Most organizations don’t give the same thought and attention to their non-human workers, such as bots, RPAs and service accounts, as they do human workers and identity lifecycles.The term non-human worker conjures up several images. In this case, we’re talking about “non-living workers,” so no worries about mistreating any animals. Some examples include chatbots, robotic process automation, robots and more. They’re now likely to be working alongside us in the office.

SEE: Robotics in the enterprise (free PDF) (TechRepublic) “The number of non-human workers is growing, particularly as global organizations increasingly prioritize cloud computing, DevOps, Internet of Things devices, and other digital transformation initiatives,” said David Pignolet, CEO of SecZetta, in an email interview.Pignolet does not have a problem with non-human workers; his concern is the lack of identity management regarding non-human workers and the increasing number of cyberattacks and data breaches caused by subverting the access privileges given to non-human workers.

See also The Forrester Research article How To Secure And Govern Non-Human Identities

Subject: FedScoop
Source: VPNs pose challenges for agencies sustaining remote work private networks

(VPNs) are presenting some agencies with added challenges as they increase remote work during the COVID-19 pandemic. Some agencies had to make emergency acquisitions for more VPN licenses and are now looking to segment their data because the technology provides more internet exposure than advocates of models like zero-trust security are comfortable with. Infrastructure, not cloud, remains the focus as agencies attempt to remotely connect employees to network assets that may still be on-premise, and zero-trust security architectures are preferable, said Dan Jacobs, director of cloud adoption and cybersecurity within the General Services Administration Centers of Excellence.

According to a Zscaler risk report released this month, among 357 IT and cybersecurity professionals — 25 of them in government — 93% said their organization had deployed VPN services despite 94% acknowledging cybercriminals exploit their vulnerabilities to access network assets. Social engineering, ransomware and malware are the most common ways to compromise VPNs.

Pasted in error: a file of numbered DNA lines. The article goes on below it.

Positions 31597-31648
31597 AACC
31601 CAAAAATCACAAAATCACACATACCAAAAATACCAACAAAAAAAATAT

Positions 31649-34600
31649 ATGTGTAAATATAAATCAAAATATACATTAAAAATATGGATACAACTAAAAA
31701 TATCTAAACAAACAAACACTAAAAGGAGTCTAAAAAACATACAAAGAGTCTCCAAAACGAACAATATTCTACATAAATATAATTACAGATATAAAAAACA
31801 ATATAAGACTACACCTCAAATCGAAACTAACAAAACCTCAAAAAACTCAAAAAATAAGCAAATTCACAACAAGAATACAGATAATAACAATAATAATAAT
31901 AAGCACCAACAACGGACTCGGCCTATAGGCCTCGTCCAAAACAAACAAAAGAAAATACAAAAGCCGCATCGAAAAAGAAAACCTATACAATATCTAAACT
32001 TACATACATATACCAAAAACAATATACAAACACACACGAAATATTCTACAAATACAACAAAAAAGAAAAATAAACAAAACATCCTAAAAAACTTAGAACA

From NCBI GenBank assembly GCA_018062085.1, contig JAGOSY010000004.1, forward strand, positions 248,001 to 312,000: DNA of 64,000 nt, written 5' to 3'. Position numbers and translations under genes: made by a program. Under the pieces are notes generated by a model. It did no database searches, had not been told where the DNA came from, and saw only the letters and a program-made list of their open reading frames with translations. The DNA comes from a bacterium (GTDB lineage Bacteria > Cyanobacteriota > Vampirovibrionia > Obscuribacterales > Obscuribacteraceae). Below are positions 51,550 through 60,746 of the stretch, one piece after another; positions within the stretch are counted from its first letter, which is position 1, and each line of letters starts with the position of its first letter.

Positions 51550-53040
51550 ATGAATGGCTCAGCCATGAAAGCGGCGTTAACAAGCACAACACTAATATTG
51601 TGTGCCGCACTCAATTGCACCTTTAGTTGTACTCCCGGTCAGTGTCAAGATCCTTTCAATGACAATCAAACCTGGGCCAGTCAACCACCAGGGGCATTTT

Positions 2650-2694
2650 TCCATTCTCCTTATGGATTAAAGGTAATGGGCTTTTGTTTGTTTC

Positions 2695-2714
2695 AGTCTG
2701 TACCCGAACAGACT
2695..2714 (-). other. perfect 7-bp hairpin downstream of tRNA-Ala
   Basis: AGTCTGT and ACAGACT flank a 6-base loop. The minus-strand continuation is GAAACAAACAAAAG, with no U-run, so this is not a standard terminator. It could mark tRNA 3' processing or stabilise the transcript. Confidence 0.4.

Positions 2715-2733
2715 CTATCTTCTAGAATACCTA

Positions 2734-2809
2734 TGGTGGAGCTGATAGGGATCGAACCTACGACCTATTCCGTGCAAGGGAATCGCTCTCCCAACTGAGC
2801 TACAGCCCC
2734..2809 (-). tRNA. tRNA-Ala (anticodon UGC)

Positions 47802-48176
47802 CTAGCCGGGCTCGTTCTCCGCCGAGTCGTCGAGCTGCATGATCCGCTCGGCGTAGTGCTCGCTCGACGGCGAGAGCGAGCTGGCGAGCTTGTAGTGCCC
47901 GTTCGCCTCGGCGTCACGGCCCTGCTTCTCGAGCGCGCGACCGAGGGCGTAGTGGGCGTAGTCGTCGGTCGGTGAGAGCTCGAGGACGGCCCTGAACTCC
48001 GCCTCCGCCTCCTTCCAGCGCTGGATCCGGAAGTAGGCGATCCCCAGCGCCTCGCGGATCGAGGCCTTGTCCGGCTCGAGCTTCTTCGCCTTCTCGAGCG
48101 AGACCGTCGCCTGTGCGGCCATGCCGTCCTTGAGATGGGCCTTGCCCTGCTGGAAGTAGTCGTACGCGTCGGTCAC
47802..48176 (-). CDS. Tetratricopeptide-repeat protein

“Right now VPN just throws open the fire hose and gives me access to everything I had when I was in the building,” Feibus said. “Do I necessarily need that when I’m remote?”

Subject: Dealing with Weather Emergencies
Source: FTC Consumer Information

It’s one thing to prepare your family, pets, and property for extreme weather situations. It’s another to protect your personal information and finances from scammers who use weather emergencies to cheat people. This page has information to help you prepare for, deal with, and recover from a weather emergency.


Subject: The Best Law You’ve Never Heard Of
Source: NYT via beSpacific

The New York Times – Taking back control of our personal data can feel like a lost cause. But there’s hope! “Americans should feel angry about companies harvesting every morsel of our data to sell us sneakers or rate our creditworthiness. But a data protection law that few of us know about should also give us hope. I’m talking about the Biometric Information Privacy Act of Illinois, or BIPA. It’s one of the toughest privacy laws in the United States. And it passed in 2008, when most of us didn’t have smartphones and couldn’t have imagined Alexa in our kitchens. It applies only to Illinois residents and limits no more than what companies do with data from our bodies, like face scans and fingerprints. But its principles and legacy show that effective laws can wrest a measure of control from information-hogging companies. BIPA may also show that states can be America’s best laboratory for tackling the downsides of digital life….

Subject: How to Find Hidden Cameras Using Your Mobile Phone
Source: MakeUseOf via beSpacific

“Have reason to be suspicious of a partner or employer? Feel that someone is watching you, perhaps with a hidden camera? You could discover the truth if only you had some way of detecting the presence of a hidden camera. Fortunately, apps are available to help you find hidden surveillance cameras using just your smartphone. Ready to find those secret cameras?…”

Subject: Algorithms That Curate Feeds & Tech Company Secrecy
Source: Consumer Reports

The algorithms influence which videos and products you see online, and how social media posts are moderated